June 1, 2018
Have a Little Talk With Jesus
Guest author Alyssa Miller and her husband, Matt, are members who worship at the Downtown Campus with their four children. Alyssa also serves on the Women’s Ministry team and was one of our testimony speakers at our recent Women’s Spring Conference.
During morning breakfast with my little people, I began sorting yesterday’s mail. I came across a newsletter from close, local friends who serve youth in the city. I opened the envelope and half-read, half-exclaimed, “They are moving to Africa!?” My 3-year-old burst out, “Yay!” then without missing a beat, went back to eating her Cheerios with no further interest. I finished collecting the travel details, including their send-off party date, and marked it on the refrigerator calendar.
The remainder of the morning, I had a rising feeling from the pit of my stomach. I couldn’t stop thinking about the letter. My chest felt tight. I got the kids dressed. I sent my oldest off to the bus. My chest felt tighter. What was going on?
Have a Little Talk
I grew up at a soulful, Baptist church in North Minneapolis. And among many traditional African hymns and songs, was a tune called, “Have a Little Talk With Jesus.” I began to hum it. Then I began to sing it. I must have gotten pretty loud because the 3-year-old asked me to keep it down so she could hear Sesame Street.
Then it hit me. I needed to actually have a little talk with Jesus! Does God ever speak to you in song like that? As I swept up the breakfast floor, I told Jesus I was feeling some-sorta-way about the letter, but I couldn’t put my finger on why. And as if he were at my kitchen table, with coffee in-hand, I sensed him ask, “Do you want to move to Africa?” I stopped sweeping and leaned on the broomstick and thought aloud, “Well, no. But I like the idea of it.” Then he asked, “What part of the idea do you like?” I began sweeping again. “… I think I like the adventure of it ...”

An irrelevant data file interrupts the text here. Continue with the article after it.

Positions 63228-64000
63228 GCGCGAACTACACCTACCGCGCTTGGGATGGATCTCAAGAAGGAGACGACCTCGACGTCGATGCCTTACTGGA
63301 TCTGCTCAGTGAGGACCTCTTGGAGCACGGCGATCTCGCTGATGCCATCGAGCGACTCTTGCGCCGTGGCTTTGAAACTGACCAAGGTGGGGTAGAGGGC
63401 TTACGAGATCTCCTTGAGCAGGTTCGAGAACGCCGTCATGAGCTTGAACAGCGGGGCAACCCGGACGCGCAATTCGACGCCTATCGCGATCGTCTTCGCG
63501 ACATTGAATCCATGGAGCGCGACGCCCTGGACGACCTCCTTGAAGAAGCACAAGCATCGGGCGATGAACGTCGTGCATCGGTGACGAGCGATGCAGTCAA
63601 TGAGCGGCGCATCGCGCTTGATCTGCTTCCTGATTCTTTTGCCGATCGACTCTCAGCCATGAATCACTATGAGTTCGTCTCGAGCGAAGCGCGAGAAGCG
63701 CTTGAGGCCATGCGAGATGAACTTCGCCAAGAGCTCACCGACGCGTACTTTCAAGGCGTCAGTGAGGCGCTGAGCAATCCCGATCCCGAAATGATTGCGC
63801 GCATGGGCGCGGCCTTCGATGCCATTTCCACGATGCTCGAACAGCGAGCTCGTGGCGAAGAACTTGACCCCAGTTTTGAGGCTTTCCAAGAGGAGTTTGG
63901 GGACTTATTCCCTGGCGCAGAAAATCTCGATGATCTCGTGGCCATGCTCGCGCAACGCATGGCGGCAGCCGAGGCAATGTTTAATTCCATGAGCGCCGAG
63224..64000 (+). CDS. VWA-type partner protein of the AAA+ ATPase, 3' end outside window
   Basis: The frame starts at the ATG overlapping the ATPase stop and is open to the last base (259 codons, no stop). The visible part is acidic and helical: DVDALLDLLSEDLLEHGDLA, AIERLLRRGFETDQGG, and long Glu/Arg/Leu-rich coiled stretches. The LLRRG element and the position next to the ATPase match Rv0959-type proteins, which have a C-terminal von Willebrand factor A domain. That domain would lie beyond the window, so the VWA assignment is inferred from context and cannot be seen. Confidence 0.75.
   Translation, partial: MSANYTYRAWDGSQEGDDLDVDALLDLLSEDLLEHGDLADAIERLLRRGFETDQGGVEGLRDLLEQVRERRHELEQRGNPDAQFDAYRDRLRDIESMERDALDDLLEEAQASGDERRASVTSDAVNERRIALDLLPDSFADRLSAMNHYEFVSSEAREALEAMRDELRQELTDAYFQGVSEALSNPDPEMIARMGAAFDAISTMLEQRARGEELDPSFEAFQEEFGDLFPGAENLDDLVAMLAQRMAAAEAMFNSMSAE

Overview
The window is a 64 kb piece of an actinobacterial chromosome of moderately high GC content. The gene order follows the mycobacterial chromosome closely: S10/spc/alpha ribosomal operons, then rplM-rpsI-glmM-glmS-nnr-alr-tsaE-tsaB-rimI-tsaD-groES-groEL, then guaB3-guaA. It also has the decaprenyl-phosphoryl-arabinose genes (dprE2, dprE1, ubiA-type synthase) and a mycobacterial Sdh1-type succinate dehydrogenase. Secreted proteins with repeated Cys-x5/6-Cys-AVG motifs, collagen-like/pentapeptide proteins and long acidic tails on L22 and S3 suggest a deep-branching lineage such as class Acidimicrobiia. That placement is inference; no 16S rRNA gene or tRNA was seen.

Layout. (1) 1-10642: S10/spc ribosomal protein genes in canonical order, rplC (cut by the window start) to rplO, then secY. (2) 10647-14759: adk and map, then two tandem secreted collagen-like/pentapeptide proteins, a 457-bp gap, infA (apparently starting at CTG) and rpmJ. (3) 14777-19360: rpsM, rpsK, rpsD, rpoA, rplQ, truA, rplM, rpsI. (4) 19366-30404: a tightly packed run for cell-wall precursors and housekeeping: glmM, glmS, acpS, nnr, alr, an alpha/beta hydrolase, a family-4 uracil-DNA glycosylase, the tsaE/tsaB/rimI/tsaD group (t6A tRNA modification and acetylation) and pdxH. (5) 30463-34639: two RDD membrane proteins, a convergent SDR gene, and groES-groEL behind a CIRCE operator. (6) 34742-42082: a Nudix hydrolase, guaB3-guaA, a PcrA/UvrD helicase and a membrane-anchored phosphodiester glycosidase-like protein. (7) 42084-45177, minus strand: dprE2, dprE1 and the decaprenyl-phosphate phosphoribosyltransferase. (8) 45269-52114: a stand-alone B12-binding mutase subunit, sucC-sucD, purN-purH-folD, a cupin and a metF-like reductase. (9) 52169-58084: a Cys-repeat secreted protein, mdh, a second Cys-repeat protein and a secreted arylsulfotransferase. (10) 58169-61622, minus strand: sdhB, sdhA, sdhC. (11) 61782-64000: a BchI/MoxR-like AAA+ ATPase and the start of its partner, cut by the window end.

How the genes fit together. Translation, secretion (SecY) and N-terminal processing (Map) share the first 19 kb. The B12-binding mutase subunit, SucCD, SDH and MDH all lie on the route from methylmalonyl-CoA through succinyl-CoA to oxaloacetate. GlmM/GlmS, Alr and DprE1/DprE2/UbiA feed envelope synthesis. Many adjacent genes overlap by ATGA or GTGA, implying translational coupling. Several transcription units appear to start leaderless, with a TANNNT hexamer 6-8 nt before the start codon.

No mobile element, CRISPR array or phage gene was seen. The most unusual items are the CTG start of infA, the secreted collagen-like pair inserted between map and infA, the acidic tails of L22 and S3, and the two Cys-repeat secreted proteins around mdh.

A Little Talk, Reveals a Lot of Sin
In that short talk with Jesus, he showed me I was headed down the dangerous path of comparison. I was coveting the future experiences my girlfriend’s kids would have with the ho-hum experience I felt my kids were having. My feelings revealed I didn’t trust that Jesus was doing a good work in my family (Ephesians 2:10). I was trusting in my offerings to him (insert Cain & Abel story, me as Cain) instead of the offering he made on my behalf (insert Jesus and the entire New Testament). I wanted to be impressive instead of letting his acceptance of me impress upon my heart.
As a result, I had a false joy for my friends. A false joy that, if not checked, would lead to bitterness and broken relationship. Even more sadly, I was going to miss out on the blessing of adventuring with my friends, through prayer.
Yep. Jesus showed me all of that while sweeping the breakfast floor.
Confession Is Refreshment Is Contentment
Sesame Street ended, and I sat down in the living room with my littles and showed them the picture of our friends and the place they were going to serve. I told them that I had been jealous at first, but I wasn’t anymore—Jesus had forgiven me of my sin and I repented. My one-year-old stared blankly at me, sucking on her pacifier, but I think the 3-year-old got it. Together, we imagined the adventure of serving Jesus in a new country. We prayed for our friends’ finances, preparations, and protection. Then we joyfully asked Jesus to help us on our adventure … to the grocery store that morning.
Surely, “godliness with contentment is great gain” (1 Timothy 6:6).